Previous studies have also found that the different components of TWS may have different responses to P. The maximum lag between TWSA and P in the Three Rivers source region of Tibet is 2 months, whereas soil moisture there can respond to P without delay (Xu et al. (2018). In southern Manitoba, Canada, Chen et al. (2002) found that the responses of groundwater level to P vary among different wells, with time lags ranging from 3 months to 3–4 years. Lorenzo-Lacruz et al. (2017) analyzed the relationship between a standardized groundwater index (SGI) and a 48-month standardized precipitation index (SPI) to investigate the relationship between groundwater storage and P variability in the Mediterranean region. They identified the responses of groundwater storage anomalies (GWSA) to P for different aquifers, including lags of 6 months for the Can Bajoca aquifer, 9 months for the Massanella red aquifer, and 46 months for the Estremera aquifer. Liesch and Ohmer (2016) established that the lags for both GWSA-P and SMSA-P were 1 month in Jordan.
In addition, several studies tried to reveal the reasons for the delayed response of TWSA to P. A study in Ethiopia (Awange et al. 2014) showed that aquifer properties have a strong influence on the lag between TWSA and P, such as 0-month time lag in karst-dominated regions and a lag of up to 6 months in unconsolidated sediment regions. Chen et al. (2002) established that the different recharge characteristics and permeability of sediments influence the response of groundwater level to P. Heterogeneous lithology and the percentage of clay in an aquifer were found by Lorenzo-Lacruz et al. (2017) to influence the response of GWSA and TWSA to P. For example, a longer lag between GWSA and P occurred mostly in areas where high-permeability rocks predominated, with lower correlation coefficients between P and aquifer storage being found in areas of higher clay content. Soni and Syed (2015) showed that the relationship between P and TWSA and the associated lag were influenced by such factors as climatic conditions, vegetation density, runoff pathlength, basin size, and the abundance of surface water bodies. However, despite these various studies, the spatial pattern of the responses of TWSA and its individual components to P, and the influence of climatic factors, vegetation behavior, and basin characteristics on the associated lags, remain unclear over global scale.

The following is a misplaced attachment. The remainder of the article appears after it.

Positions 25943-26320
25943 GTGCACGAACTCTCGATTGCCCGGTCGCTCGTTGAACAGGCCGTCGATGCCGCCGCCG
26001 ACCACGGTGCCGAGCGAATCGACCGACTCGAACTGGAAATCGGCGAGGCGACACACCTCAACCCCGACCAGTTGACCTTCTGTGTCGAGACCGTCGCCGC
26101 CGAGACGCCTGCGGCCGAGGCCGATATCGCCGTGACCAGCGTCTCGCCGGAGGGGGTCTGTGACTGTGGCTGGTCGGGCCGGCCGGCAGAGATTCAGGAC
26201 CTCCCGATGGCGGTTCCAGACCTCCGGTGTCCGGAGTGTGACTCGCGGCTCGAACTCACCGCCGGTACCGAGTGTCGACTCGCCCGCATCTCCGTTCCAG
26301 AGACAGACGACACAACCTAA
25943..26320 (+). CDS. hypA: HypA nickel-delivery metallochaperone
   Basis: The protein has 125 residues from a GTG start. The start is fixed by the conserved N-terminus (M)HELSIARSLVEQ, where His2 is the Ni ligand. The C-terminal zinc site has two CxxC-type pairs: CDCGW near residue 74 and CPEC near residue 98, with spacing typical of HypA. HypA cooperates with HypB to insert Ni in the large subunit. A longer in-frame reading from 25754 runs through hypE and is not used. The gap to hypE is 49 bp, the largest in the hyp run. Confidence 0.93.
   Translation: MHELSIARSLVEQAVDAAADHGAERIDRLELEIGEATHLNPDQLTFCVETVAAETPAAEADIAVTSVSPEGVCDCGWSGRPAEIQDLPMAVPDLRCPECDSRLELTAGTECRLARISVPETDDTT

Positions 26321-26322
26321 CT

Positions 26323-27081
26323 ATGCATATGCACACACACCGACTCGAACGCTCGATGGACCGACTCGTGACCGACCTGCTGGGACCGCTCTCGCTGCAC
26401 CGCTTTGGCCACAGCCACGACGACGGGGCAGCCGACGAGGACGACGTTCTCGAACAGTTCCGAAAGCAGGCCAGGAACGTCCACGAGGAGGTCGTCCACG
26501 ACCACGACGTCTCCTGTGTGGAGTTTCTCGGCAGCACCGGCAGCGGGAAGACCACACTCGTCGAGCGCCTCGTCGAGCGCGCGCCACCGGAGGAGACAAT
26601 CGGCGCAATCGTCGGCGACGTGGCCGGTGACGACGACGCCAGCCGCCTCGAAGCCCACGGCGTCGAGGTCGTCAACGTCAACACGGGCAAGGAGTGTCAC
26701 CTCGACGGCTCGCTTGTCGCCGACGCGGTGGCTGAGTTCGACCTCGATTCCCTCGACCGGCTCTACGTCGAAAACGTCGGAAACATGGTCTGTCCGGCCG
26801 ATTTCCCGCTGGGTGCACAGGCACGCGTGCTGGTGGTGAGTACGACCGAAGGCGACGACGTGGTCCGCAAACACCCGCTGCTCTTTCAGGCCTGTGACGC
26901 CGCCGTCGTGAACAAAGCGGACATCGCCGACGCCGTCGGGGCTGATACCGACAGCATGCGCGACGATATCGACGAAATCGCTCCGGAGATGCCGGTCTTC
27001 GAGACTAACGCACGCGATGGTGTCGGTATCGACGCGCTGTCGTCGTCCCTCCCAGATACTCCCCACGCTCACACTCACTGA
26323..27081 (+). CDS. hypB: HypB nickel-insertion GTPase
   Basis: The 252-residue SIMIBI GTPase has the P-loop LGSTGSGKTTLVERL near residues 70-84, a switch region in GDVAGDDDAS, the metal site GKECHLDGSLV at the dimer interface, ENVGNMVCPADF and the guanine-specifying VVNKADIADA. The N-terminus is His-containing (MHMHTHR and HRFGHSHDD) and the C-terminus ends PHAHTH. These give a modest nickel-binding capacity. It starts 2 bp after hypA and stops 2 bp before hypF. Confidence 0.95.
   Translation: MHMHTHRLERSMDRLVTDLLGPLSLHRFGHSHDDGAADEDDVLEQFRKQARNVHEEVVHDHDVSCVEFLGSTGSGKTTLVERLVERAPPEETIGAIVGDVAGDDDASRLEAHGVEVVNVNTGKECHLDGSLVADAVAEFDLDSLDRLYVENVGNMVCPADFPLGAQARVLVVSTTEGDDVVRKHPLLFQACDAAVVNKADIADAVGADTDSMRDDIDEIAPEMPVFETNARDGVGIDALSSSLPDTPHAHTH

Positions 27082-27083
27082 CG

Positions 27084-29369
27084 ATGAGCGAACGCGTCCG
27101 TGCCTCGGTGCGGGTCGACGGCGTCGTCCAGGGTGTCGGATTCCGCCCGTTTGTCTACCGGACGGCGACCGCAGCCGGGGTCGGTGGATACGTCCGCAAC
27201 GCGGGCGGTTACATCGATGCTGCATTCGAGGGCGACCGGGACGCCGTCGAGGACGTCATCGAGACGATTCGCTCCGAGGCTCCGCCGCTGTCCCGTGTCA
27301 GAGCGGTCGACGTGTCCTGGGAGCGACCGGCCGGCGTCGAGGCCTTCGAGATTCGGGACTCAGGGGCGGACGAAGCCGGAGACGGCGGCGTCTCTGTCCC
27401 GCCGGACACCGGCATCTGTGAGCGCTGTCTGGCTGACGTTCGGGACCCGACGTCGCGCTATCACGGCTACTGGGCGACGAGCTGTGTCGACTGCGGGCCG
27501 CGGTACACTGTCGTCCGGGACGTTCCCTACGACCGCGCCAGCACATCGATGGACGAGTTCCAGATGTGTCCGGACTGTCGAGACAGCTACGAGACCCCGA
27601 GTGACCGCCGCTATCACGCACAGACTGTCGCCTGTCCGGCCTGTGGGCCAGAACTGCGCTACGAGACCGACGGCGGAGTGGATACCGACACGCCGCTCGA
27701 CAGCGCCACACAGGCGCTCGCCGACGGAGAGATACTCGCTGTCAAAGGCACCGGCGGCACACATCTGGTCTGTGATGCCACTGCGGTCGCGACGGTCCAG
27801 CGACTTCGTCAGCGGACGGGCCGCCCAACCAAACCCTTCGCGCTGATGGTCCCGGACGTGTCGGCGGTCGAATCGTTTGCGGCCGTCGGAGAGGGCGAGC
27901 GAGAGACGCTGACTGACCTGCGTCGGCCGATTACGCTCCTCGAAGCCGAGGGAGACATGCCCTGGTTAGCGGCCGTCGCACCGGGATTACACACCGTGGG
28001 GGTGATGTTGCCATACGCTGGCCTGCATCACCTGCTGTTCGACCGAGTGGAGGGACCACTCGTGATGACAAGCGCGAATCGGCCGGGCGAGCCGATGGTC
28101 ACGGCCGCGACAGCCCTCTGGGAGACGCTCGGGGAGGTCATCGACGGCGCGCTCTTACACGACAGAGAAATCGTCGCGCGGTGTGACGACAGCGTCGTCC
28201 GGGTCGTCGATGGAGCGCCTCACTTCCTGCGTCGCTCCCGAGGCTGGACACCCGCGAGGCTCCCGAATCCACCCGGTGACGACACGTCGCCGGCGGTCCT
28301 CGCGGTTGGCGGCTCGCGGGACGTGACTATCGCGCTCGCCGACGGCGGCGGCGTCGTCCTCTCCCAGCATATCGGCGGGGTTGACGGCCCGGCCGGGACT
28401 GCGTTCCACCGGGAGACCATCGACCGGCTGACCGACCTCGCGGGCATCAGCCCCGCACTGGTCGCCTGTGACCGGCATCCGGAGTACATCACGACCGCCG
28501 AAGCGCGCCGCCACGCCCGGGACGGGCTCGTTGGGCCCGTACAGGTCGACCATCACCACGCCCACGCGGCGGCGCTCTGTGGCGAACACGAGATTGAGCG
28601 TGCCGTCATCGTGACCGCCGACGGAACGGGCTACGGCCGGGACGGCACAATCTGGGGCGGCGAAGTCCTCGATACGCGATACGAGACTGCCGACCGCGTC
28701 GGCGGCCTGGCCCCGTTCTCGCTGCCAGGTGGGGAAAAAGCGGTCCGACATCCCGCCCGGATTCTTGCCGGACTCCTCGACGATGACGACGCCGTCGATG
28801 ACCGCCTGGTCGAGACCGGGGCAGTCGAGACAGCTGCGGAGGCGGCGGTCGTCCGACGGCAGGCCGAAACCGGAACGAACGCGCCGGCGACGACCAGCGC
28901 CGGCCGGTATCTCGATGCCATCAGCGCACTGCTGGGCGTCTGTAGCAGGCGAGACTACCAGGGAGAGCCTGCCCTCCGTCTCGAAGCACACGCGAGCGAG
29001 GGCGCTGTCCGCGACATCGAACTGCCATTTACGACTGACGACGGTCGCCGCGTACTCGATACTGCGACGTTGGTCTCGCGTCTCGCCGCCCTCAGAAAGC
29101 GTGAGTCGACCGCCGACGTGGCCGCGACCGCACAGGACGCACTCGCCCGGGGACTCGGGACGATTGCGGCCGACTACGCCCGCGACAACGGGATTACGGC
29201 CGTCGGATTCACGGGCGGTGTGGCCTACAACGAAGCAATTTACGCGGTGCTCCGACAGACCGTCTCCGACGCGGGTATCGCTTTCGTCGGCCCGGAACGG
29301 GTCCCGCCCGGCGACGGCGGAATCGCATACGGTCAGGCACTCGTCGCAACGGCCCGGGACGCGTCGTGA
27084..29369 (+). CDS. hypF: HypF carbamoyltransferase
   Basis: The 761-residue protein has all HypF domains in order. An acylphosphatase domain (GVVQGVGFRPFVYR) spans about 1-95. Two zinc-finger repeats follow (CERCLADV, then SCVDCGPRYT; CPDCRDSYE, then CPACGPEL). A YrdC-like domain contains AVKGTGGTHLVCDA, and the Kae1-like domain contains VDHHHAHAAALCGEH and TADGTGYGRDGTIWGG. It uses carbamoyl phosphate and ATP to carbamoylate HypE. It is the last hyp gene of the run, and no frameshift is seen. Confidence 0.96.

Traditionally, TWS is obtained from model simulations and in situ observations. Global Land Data Assimilation System (GLDAS) land surface models can be used to successfully simulate some components of TWS, such as SMS and SWE, but perform relatively poorly in capturing other components, such as GWS (Syed et al. 2008; Xu et al. 2018). To now, in situ measurements of TWS have not been obtained at a global scale. The GRACE satellite, launched in 2002 to monitor Earth’s time-variable gravity field, which reflects Earth’s surface mass redistribution and transport, provides unique data on TWS over large regions (Tapley et al. 2004; Wahr et al. 2004). These data can be used to accurately measure the vertically integrated water resources stored above and beneath Earth’s surface (Jin et al. 2010; Long et al. 2016; Rodell et al. 2004a; Syed et al. 2008; Wahr et al. 1998; Yang et al. 2013). Therefore, using TWS data from GRACE, the goals of this study are to 1) examine the responses of TWSA and its individual components to P for 168 global basins using both basin-average and grid-based approaches, 2) distinguish the differences in time lags between individual components of TWSA and P, and 3) explore the factors that may influence the lag between TWSA and P.
2. Materials and methods
a. Study regions